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Mark McLauchlin
(markmclauchlin) - MLife

Locale: Western Australia
Spork "its a religion" on 06/23/2009 01:00:16 MDT Print View

Too funny not to post.

Spork

Edited by markmclauchlin on 06/23/2009 01:04:52 MDT.

Hendrik Morkel
(skullmonkey) - MLife

Locale: Finland
Spork... on 06/23/2009 12:52:54 MDT Print View

... or Spock?

Edited by skullmonkey on 06/23/2009 12:53:24 MDT.

Jesse Glover
(hellbillylarry) - F

Locale: southern appalachians
Spork on 06/23/2009 15:42:42 MDT Print View

Funny.
am I the only one that remembers when you could only get sporks at KFC?

george carr
(hammer-one) - F

Locale: Walking With The Son
Re:Spock on 06/23/2009 15:51:12 MDT Print View

Hike long and prosper?

Unknown abc
(edude) - F
"Spork "its a religion"" on 06/23/2009 18:05:08 MDT Print View

nice finds :)

Andrew Dolman
(andydolman) - M
This is not a spork, right? on 06/24/2009 02:41:44 MDT Print View

Settle an argument for me; or argue with me, your choice.

This is not a spork, right?

Light My Fire Spork It's not a spork]

Hendrik Morkel
(skullmonkey) - MLife

Locale: Finland
Re: This is not a spork, right? on 06/24/2009 03:03:13 MDT Print View

Its a Spork by Light My Fire. Afaik its what anyone in Europe will tell you.

Mark McLauchlin
(markmclauchlin) - MLife

Locale: Western Australia
Re: Re: This is not a spork, right? on 06/24/2009 04:28:50 MDT Print View

Thats what you get over here, I would clasify as a spork.

"hike long and prosper" cracks me up

Edited by markmclauchlin on 06/24/2009 04:29:29 MDT.

Andrew Dolman
(andydolman) - M
Re: Re: This is not a spork, right? on 06/24/2009 06:03:14 MDT Print View

Yeah I have one of these. I've just been arguing - for the sake of being pedantic of course - that a spork is a spoon with little tines on the end, whereas this is a spoon and a fork/knife on the same handle.

The large ones are much more useful than the more common small ones btw.

John Carter
(jcarter1)

Locale: Pacific Northwest
Re: Re: Re: This is not a spork, right? on 06/24/2009 10:03:44 MDT Print View

I agree with Andrew. The orange thing is more like a multi-tool, or a Swiss-Army knife that doesn't collapse. Perhaps a 'single-piece silverware' or 'multi-utensil' would be more accurate. A spork, being a hybrid spoon and fork, must exhibit characteristics of both without fully being either.

A donkey and a horse, being different species, give birth to a (sterile) mule, but if a donkey and a horse birthed two conjoined equine, with one half being a donkey and the other being a horse, it would NOT be a mule! =) Not that this is biologically possible, I'm just sayin'...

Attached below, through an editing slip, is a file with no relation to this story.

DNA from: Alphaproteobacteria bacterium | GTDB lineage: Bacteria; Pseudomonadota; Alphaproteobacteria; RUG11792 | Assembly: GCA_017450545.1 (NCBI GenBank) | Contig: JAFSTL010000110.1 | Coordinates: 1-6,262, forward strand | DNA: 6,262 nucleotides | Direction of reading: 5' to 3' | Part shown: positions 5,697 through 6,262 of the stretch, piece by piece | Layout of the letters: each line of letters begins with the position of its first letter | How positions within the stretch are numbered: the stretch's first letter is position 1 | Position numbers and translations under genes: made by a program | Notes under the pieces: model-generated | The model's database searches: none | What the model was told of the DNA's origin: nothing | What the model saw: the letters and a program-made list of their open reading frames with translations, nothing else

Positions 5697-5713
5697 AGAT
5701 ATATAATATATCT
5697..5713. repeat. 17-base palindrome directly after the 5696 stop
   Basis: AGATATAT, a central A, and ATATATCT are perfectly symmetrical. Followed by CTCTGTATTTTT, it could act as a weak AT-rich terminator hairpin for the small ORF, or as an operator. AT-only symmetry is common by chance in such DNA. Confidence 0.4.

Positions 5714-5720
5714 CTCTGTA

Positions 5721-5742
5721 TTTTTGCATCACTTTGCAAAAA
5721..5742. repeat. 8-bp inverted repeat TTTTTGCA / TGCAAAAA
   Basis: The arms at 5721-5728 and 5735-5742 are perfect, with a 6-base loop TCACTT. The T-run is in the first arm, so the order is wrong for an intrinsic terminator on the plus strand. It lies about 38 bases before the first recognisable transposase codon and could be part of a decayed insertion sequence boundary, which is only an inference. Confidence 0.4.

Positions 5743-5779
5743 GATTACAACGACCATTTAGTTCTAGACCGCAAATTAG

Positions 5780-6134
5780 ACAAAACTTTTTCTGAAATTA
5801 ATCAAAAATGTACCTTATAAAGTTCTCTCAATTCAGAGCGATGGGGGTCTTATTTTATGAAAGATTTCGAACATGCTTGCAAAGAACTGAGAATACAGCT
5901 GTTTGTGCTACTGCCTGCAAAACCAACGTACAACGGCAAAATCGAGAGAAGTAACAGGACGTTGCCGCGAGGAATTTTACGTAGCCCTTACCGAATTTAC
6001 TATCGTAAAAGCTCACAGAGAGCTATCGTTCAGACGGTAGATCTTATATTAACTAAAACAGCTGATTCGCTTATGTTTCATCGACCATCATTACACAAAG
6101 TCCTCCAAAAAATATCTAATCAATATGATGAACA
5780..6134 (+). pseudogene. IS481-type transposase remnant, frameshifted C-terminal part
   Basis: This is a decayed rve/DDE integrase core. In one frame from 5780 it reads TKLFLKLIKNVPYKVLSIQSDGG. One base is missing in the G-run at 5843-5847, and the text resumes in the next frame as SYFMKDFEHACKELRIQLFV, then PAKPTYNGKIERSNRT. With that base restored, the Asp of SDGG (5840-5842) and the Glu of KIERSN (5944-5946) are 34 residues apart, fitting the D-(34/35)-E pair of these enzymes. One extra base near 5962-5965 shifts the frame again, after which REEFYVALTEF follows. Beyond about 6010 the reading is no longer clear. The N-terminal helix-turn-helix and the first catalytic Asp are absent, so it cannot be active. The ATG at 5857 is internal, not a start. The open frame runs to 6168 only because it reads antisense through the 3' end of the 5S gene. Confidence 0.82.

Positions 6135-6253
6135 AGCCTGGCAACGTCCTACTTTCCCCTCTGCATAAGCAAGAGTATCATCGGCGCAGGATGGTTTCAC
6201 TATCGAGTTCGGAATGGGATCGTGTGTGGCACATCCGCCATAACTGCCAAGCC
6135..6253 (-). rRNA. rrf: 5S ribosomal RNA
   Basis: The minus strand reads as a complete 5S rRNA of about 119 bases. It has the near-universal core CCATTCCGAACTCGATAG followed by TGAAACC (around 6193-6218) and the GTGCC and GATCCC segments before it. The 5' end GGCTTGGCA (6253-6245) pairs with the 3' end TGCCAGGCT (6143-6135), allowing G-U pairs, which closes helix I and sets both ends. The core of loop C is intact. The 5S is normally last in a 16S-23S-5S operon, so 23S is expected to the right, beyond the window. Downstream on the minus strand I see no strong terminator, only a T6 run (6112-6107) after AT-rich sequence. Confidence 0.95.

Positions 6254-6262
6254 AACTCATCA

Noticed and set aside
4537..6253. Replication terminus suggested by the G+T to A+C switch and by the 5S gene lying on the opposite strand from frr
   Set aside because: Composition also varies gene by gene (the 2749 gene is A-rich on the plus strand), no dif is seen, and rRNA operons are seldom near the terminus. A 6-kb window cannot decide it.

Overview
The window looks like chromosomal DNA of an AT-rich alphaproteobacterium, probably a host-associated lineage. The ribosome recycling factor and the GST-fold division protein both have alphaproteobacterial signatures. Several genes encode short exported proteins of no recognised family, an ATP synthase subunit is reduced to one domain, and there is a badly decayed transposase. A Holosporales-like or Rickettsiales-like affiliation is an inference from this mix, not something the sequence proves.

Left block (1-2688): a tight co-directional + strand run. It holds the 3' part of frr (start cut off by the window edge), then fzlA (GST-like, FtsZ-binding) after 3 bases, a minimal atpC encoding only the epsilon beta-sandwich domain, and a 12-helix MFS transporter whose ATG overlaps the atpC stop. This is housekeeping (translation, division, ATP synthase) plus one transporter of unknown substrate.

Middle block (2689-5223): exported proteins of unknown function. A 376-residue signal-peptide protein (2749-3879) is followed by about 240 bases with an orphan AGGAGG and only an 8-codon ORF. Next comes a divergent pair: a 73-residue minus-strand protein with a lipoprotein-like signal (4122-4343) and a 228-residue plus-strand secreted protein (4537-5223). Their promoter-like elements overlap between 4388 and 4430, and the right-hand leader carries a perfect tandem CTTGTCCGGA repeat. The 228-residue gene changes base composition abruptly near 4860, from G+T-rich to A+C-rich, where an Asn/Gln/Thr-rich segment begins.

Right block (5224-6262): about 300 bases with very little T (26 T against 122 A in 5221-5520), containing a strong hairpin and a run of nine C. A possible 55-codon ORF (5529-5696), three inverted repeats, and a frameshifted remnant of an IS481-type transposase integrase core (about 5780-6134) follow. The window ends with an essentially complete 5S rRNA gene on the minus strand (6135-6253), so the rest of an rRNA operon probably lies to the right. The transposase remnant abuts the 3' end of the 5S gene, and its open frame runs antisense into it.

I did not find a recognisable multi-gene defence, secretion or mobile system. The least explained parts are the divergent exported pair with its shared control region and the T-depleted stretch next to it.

However, the fork/knife side of the orange multi-tool does classify itself as a knork!

Roger Caffin
(rcaffin) - BPL Staff - MLife

Locale: Wollemi & Kosciusko NPs, Europe
Re: This is not a spork, right? on 06/24/2009 16:58:49 MDT Print View

Well, there are no formal definitions. But as Hendrik said, Light My Fire sell it as a Spork.

Cheers

Franco Darioli
(Franco) - M

Locale: Melbourne
Spork "its a religion" on 06/24/2009 17:11:58 MDT Print View

Spork is a "blend" . Linguistically that means a word made from parts of two other words, not (IMHO) a specific product or design. Therefore the Fire Light Spork is ....a spork
Franco

Stuart Allie
(stuart.allie)

Locale: Australia
Surely it's a knork on 06/24/2009 17:36:06 MDT Print View

It looks to me like a knork with a spoon at the other end :)

Possibly Light My Fire would have more difficulty selling a "knork".

Ken Thompson
(kthompson) - MLife
Not a spork on 06/24/2009 18:31:22 MDT Print View

spork
noun
a spoon-shaped eating utensil with short tines at the tip
ORIGIN blend of spoon and fork

So say Websters

george carr
(hammer-one) - F

Locale: Walking With The Son
RE:Surely it's a knork on 06/24/2009 19:32:05 MDT Print View

How 'bout a knifoon?

Franco Darioli
(Franco) - M

Locale: Melbourne
Spork "its a religion" on 06/24/2009 19:56:13 MDT Print View

From the freeDictionary
Spork - trademark for a plastic eating utensil that has both tines and a bowl like a spoon
Dictionary.com
Trademark. an eating utensil combining features of a spoon and a fork.
and from
http://inventors.about.com/od/sstartinventors/ss/spork.htm
What is a Spork?
The name "Spork" is a blend of the words (sp)oon and f(ork) and has also been called the runcible spoon (mentioned by Edward Lear in his 1871 poem "The Owl and the Pussycat"). A spork is a eating utensil that can be used as both a spoon or a fork.

Edited by Franco on 06/24/2009 20:35:02 MDT.

Jack Scheckton
(Meestajack) - F

Locale: Brooklyn
Unified Theory of Cutlery on 06/24/2009 22:30:48 MDT Print View